Pushing the Line

This post describes how a man can demand more consideration and respect from a woman, and in doing so, receive positive, constructive responses from her.

Targeted Readership: Men in LTR’s


In a previous post, Introduction to Game Theory 101 (February 11, 2018), I covered some findings from the research of Dr. John Gottman, which involved making ‘bids’. Bids cover any kind of statement or action which imply a request for the other person’s consideration, time, attention, or some other investment.

To illustrate an example of making a bid, I could ask my wife, “Which tie should I wear today? The green one with the floral pattern, or the red, ‘power’ tie?”. In this statement, I am making a bid for her thoughts and attention. Her response says a lot about the health of our relationship. She could ignore me (bad), or she could simply say, “Red today” (mediocre), or… she could hold one of the ties up on me, and then the other, look me in the eye, smile, and say, “I think the red tie makes you look more handsome!”, and then give me a kiss (an awesome response).

In short, my question is not about getting her opinion, per se, but rather, it is an open invitation to her loving response.

The essential goal of making a bid is to get the other person to express an acknowledgment of your persona, and to interact with you in a way that expresses love and affirmation. If you can get the other person to do more for you, then it has the psychological and emotional effect of making them justify their actions mentally, and thereby grow to feel more emotionally in tune with you. Basically, the more they do for you, the more they will love you. So the larger goal of making bids and playing games, is to drive up your ‘bidding price’, which entails them making ever larger emotional investments in you and your relationship.

In another post, I covered a study of Conflict Structure and Marital Satisfaction (November 15, 2017). The word ‘demand’ in the study, does not mean to dictate hot, angry commands. It merely describes the conflict structure, in which the person who brings up an issue and asks for a change is labeled as the one who demands. The other person, according to the structure, is required to respond somehow. In other words, one person is the initiator of the conflict, and the other person is the respondent.

One of the conclusions was that a husband should always be making more ‘demands’ on a wife, than the other way around, because when the husband does the majority of the demanding, it tends to result in a more positive and enjoyable relationship, over time. This effect was shown by Gottman to be true, and when I applied this technique to my own marriage, it had a similar, positive effect. My own experiment with this technique is covered in the post, Disciplined, Submissive, Happy Wives (February 15, 2018).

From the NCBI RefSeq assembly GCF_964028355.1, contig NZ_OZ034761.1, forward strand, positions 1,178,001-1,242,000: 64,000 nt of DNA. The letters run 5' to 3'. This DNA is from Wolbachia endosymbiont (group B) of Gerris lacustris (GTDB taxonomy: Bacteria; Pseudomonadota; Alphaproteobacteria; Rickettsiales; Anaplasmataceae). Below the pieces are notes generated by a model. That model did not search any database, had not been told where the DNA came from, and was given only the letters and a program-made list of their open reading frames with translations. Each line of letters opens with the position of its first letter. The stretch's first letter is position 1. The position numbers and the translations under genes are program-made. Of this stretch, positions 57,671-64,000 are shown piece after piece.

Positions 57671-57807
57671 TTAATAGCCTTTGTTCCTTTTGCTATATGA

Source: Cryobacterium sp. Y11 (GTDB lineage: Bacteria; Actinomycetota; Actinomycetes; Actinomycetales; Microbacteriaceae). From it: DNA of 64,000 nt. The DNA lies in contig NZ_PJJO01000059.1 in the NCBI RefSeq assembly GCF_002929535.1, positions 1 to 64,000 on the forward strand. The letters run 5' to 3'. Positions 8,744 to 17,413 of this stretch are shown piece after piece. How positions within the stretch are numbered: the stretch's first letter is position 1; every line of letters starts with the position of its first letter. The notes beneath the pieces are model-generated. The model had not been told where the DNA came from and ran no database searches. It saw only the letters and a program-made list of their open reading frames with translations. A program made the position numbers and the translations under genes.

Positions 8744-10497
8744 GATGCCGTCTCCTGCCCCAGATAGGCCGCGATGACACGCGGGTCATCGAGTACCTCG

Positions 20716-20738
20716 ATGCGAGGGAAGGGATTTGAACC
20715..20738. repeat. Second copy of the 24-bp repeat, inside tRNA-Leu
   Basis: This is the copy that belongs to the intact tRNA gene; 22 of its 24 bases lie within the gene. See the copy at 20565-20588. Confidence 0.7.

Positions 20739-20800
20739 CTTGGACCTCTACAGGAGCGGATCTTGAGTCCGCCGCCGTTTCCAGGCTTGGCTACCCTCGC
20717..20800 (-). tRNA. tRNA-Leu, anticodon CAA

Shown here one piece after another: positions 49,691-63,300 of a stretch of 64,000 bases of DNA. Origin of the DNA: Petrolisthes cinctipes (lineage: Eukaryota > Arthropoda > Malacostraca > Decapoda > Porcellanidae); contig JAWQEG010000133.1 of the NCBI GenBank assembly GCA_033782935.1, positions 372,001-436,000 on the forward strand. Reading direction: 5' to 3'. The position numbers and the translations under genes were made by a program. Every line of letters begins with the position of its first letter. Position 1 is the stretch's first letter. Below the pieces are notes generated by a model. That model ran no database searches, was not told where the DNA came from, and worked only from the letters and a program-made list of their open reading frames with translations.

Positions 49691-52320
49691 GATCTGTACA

Recently, I put these two concepts together (making and responding to ‘bids’, and making ‘demands’), and got the idea that I, as the husband, should ‘demand’ more positive and loving responses to my ‘bids’.

Identification of the Problem

I noticed that I would frequently make a bid to my wife in the form of a statement or question, and my wife would often give me a very low key response. This typically took the form of her blithely going on about what she was doing at the time I made the statement, or making an unrelated comment out of her own mind, or changing the subject entirely.

She was not being overtly rude to me in doing so, but I did notice that she did not respond to my bid in the most positive, constructive, and loving way that I could imagine.

From my end, I have made a habit of responding positively to her bids on a regular, ongoing basis, because I know this is important to the health of our relationship, but I also knew that if I could push her to be more proactive in her responses to my own bids, then I could improve our relationship even further.

Experimental Procedure

Putting together the two concepts described in the introduction (i.e. ‘bids’ and ‘demands’), I realized that I could ‘demand’ her to offer better responses to my ‘bids’.

The first thing I did was to explain to her that whenever I said something to her, I wanted her to first say something to me that showed that she had recognized and comprehended what I had just said. Then after she addressed my statement or question, and only then, could she continue with her own thoughts.

Perhaps it is important to note that I had this discussion with her when she was relaxed and in a very good mood.

I made this new ‘rule’ a central part of our interaction for a couple weeks to drive home the point that her responsiveness, and the quality of our communication, are both important to me.

After that, whenever I made a bid that received a lackluster response from her, I would point out that she had ignored what I said, or was not really paying attention to me, or had not really thought about my question. Then I asked her for a statement of acknowledgment before she continued. I never got angry or raised my voice. I simply stayed calm and politely asked her for a response.